One thing that is full of confusion is figuring out relationships. It can also be full of surprises, like the fact that Wolfram|Alpha can do it for you. If you follow this blog, you already know that Wolfram|Alpha can figure out and calculate lots of different things, including the moon and planets, and you are about to discover what it can tell you about your relationships.
Or at least relationships between your relatives. For instance, my cousin just had a son”.
We get a family tree, and it tells us that my relationship to my cousin’s son is that he is my first cousin once removed. Confusion resolved.
Like many other Wolfram|Alpha outputs, we get more than we may have expected. A few genealogical properties are related to historical laws, and a few are biological. The plots for sharing a Mendelian trait are given at the bottom after clicking More. This helps me understand how much I may have in common with my new first cousin once removed.
A dominant trait only requires one allele, while a recessive trait requires two. The other piece of information needed to say how likely it is to share a trait is how common it is in the general population. It is possible to share a trait accidentally, and for recessive traits one needs to get the other allele from the other parent. For my cousin’s son, not surprisingly, we see that the probability of sharing a genetic trait in common doesn’t seem to depend much on whether it is dominant or recessive. We are too distantly related to have much in common, and the probability of a shared trait between us depends primarily on the chance coming from the frequency in the general population.
It turns out that most traits are not simple like this, and involve more than one gene and so on, but this gives a general sense of how much we may have in common.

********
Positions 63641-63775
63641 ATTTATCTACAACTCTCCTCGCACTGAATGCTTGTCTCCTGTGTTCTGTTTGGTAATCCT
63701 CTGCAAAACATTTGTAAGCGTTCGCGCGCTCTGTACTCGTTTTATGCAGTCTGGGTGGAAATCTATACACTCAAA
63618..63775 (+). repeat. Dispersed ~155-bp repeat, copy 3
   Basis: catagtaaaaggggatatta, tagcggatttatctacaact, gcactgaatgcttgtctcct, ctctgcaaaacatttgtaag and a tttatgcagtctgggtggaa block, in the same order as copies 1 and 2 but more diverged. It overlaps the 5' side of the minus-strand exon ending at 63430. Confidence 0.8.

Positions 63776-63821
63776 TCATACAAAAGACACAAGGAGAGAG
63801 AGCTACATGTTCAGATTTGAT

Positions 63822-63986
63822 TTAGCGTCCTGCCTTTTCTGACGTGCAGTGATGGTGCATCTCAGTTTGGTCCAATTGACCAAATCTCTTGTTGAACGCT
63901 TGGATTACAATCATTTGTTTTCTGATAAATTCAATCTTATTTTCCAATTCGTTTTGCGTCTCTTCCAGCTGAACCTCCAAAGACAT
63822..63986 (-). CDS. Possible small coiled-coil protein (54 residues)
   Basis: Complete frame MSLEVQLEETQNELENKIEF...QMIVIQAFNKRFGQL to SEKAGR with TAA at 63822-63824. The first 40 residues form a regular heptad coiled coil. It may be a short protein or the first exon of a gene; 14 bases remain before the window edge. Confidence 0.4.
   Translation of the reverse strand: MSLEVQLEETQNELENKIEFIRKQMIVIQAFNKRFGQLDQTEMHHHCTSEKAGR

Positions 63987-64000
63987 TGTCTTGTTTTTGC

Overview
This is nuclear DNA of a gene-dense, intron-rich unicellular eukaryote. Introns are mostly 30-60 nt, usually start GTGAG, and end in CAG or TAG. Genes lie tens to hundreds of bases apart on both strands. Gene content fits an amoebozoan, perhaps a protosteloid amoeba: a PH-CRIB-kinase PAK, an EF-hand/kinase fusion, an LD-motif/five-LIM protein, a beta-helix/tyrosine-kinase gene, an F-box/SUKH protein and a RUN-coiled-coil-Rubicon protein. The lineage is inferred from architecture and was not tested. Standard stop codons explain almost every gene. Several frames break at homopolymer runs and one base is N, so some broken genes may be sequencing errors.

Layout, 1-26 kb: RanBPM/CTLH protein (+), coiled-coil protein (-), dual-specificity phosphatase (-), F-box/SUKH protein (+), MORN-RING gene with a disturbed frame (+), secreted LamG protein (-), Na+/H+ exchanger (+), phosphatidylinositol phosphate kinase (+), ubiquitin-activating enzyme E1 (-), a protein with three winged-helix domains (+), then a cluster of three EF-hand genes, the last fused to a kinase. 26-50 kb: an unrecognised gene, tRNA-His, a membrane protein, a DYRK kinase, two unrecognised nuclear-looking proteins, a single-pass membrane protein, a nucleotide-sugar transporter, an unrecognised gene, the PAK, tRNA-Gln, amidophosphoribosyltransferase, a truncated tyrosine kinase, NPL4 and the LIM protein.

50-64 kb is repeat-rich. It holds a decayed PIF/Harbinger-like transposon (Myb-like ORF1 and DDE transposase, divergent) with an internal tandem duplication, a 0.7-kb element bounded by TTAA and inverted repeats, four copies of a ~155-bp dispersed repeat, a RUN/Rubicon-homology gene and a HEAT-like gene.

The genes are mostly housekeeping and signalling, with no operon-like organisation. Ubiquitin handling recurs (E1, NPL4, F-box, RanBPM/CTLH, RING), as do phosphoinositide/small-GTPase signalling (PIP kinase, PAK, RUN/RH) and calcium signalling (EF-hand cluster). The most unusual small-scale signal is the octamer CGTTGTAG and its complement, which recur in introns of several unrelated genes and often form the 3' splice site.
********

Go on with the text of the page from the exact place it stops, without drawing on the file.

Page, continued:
You probably know people who get confused about second cousins and so on, but there is also another category for relationship confusion. More »
We’ve been working diligently for several years to build a vast repository of genetic data into Wolfram|Alpha. At launch time, we had the entire human genome and all known human genes. Now, Wolfram|Alpha has genetic data for 11 different species, from humans and mice to fruit flies and worms. And we’re working hard to get more species in all the time.
These days we’re hearing more and more about how particular genes work, what their functions are, and what happens if a gene becomes mutated and stops functioning correctly. And with the personal genomics movement in full swing, we can even get portions of our own genomes sequenced, with a report detailing for us which gene variants we have and whether any put us at known high risk for diseases like breast cancer, diabetes, or Parkinson’s disease.
Well, Wolfram|Alpha makes it really easy to get in-depth information about a gene that interests you.
Take for example the gene SATB1, which recent studies have shown is an important factor in breast cancer growth. Wolfram|Alpha gives you a number of results about this gene. The first information is the standard and alternate names the gene goes by, which are important if you want to look it up in the literature:
After that, Wolfram|Alpha tells us that this gene is on chromosome 3, locus p23, on the minus strand, starting at around 18 megabases along the chromosome. There is then a snippet of the gene’s actual DNA sequence, and we learn that the gene is about 90 kilobases (90,000 base pairs) long, with a picture showing which other genes are close by on the chromosome (in this case, PP1P and KCNH8):